With two nights in the dreaded but friendly cell of the Lagos State Criminal Investigation and Intelligence Department (SCIID), Godwin Ifijeh narrates his awful journey to a murder charge
Sunday, September 18, 2016 broke like every other day. There was nothing to give the inkling of a gloomy day ahead. It radiated beauty and quite unlike me, I was still in bed at 6.30am, far past the usual time I rise on such days to prepare for the Sunday service.
But just as I wondered how to put myself together to get out of bed, do some press ups, brush and clean up, I had a bang on my door, I wondered who the guest could be. It was, however, not completely strange, as the chairman of my little community of Adeyemi/Arowojobe in Oshodi, a Lagos suburb, they are a usual occurrence. From time to time, community members come with one complaint or the other even into the wee hours of the day. The complaints are unending, issues of non-attendance to issues of frequent power outage, undue police arrests and detentions, complaints about the night guards and even personal domestic squabbles. In the recent past, complaints and challenge had bordered more on vandalism. Hoodlums had descended on the community lately vandalising automobiles. Cars glasses are broken to gain access into them to remove brain boxes, side mirrors, head lamps, trafficators, and other fittings that cost fortunes to replace. In the past weeks, as many as 15 high caliber SUVs were vandalised with many of the cars.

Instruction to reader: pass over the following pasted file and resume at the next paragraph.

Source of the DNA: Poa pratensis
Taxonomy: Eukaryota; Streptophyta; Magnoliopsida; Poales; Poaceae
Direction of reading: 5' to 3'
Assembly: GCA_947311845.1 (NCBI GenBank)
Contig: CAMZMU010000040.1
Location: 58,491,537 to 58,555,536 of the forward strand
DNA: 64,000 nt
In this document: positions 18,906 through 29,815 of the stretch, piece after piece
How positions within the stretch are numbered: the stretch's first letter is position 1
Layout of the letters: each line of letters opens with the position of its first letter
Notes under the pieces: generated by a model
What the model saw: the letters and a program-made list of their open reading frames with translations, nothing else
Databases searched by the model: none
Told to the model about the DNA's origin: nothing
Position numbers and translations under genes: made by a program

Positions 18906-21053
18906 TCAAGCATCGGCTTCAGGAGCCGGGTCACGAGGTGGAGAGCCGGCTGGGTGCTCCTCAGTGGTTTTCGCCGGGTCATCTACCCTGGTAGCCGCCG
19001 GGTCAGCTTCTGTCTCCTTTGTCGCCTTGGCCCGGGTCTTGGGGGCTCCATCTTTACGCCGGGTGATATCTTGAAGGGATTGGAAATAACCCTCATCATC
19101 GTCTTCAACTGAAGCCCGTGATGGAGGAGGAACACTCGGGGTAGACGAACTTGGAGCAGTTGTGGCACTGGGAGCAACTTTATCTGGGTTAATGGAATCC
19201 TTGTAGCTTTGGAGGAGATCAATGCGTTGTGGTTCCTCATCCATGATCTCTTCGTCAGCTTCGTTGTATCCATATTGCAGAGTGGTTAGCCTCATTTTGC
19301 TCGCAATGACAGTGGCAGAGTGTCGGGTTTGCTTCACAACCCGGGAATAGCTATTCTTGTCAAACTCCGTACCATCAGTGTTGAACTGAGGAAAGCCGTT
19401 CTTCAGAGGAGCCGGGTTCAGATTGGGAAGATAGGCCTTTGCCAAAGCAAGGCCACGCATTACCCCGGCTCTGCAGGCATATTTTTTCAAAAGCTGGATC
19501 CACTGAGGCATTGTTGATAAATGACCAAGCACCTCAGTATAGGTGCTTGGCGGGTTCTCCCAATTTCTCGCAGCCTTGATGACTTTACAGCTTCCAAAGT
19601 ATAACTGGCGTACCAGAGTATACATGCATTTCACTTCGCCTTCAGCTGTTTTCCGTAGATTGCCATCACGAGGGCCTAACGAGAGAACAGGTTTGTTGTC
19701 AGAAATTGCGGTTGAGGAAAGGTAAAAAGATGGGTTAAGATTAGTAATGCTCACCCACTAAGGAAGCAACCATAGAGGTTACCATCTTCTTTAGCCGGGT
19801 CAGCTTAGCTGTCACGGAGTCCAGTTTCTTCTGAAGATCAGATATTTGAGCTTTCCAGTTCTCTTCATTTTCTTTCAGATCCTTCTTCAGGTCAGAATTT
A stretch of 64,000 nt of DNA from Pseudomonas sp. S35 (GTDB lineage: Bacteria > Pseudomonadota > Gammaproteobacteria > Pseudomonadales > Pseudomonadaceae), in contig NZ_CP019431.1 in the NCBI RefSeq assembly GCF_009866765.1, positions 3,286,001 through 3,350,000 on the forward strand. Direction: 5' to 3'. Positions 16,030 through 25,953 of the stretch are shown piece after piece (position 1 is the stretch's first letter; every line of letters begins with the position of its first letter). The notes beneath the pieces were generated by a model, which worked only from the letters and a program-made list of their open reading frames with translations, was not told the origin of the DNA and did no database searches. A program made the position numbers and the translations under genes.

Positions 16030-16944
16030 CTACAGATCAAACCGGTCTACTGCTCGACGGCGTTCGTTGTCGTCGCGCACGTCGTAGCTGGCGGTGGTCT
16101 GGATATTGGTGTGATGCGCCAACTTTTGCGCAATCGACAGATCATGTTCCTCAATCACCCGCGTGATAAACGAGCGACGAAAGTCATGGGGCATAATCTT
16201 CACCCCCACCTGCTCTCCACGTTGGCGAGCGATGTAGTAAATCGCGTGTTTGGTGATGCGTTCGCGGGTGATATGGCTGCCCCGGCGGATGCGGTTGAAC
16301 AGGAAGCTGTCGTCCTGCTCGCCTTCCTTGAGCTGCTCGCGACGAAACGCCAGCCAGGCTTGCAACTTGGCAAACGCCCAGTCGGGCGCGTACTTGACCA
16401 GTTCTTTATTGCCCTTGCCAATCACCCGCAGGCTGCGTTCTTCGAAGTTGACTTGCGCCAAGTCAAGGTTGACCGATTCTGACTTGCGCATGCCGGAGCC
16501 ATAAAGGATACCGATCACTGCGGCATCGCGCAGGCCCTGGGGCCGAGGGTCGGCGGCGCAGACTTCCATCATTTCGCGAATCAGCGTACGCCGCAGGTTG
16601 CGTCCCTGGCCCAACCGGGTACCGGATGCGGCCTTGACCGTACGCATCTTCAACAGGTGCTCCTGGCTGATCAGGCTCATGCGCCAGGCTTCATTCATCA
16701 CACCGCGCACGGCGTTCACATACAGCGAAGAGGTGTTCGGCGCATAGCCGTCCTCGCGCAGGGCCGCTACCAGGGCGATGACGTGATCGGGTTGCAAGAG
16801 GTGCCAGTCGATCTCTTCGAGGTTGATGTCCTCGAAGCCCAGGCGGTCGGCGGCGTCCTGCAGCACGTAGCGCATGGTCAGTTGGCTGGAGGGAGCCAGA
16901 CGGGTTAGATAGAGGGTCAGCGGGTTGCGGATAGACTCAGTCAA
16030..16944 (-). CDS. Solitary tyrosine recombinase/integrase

The knock on my door that Sunday morning turned out as well to be by a man whose car had been vandalised. A N13million Toyota Prado, belonging to his company; he had returned late from an official assignment the previous night and was unable to get back to the office to park the car. As usual, the vandals struck at about 5am, scaled the fence into his compound, broke the back windscreen of the car to gain entry, tore open the dash board and tried to remove the brain box, but for early passers-by whose movement scared them off. This, however, was not before they had vandalised some cars in the surrounding neighbourhoods, including Shehu Close and Boye Street. Quickly, I pulled myself together, put on a short and a t-shirt and went down with the young man to his house to take a look at the vandalised vehicle, the extensive nature of the damage to the car was awful, I called in some elders, including the treasurer of the landlords association and the secretary, who doubles also as secretary of the community development association to take a look at the awful sight with me and then one of our night guards, who was supposed to be around the area that night, to explain where he was when the vandals struck. As we made to leave after asking the jeep man to take the photograph and make a report of it to the police, a phone call came from a woman in the street whose husband’s car was similarly vandalised two weeks earlier to inform me of the arrest of two vehicle vandals in the Mafoluku area of Oshodi. The vandals, according to her, were taken to the Makinde Police Station, close to where they were nabbed. The information brought some excitement and relief as I turned to break the development to the elders around me and the man whose jeep was vandalised, asking him to go to the Makinde Police Station to incident his case and find out if the apprehended vandals were also responsible for the damage to his vehicle. As I prepared to join them there, a call came from the night guard who I had asked to accompany them to the police station that officials of the Makinde Police Station had denied knowledge of such a case and had asked them instead to check with the Akinpelu Police Station, another police divisional headquarters in the suburb.